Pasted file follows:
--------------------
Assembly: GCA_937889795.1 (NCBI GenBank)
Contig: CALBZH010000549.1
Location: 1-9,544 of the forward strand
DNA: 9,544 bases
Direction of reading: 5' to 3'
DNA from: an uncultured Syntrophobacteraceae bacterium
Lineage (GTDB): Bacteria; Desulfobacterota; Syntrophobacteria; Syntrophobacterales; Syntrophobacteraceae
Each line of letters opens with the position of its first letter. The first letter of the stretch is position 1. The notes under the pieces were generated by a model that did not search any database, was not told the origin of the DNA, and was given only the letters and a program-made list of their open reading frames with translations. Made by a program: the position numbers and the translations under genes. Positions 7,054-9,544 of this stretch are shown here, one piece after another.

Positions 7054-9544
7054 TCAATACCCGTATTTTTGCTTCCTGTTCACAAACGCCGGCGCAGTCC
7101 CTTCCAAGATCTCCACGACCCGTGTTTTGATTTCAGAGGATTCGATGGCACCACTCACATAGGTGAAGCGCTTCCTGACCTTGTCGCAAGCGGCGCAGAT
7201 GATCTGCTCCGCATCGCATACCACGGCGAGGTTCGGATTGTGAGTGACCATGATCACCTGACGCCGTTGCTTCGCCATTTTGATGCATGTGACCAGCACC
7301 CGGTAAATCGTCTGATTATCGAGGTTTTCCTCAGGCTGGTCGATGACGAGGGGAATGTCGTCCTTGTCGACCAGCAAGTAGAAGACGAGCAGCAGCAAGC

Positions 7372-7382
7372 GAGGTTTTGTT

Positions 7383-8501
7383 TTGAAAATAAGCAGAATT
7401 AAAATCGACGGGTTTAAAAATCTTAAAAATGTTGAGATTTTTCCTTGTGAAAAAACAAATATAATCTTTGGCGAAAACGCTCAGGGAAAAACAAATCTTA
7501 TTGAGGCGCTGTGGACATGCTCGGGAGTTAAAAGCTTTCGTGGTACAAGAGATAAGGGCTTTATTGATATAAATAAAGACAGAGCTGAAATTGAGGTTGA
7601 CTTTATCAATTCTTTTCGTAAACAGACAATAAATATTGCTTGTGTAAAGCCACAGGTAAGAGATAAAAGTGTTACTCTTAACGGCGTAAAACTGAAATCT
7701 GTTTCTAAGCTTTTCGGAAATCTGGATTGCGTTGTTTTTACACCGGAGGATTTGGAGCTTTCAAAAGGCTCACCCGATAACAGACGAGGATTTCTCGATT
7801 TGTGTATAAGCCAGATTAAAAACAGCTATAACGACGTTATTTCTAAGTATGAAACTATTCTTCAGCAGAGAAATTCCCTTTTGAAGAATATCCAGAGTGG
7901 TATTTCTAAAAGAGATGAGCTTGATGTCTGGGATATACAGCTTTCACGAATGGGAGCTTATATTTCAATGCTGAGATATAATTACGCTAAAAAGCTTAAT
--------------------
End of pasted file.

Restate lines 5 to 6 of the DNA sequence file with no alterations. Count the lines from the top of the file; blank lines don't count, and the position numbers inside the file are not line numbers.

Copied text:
Direction of reading: 5' to 3'
DNA from: an uncultured Syntrophobacteraceae bacterium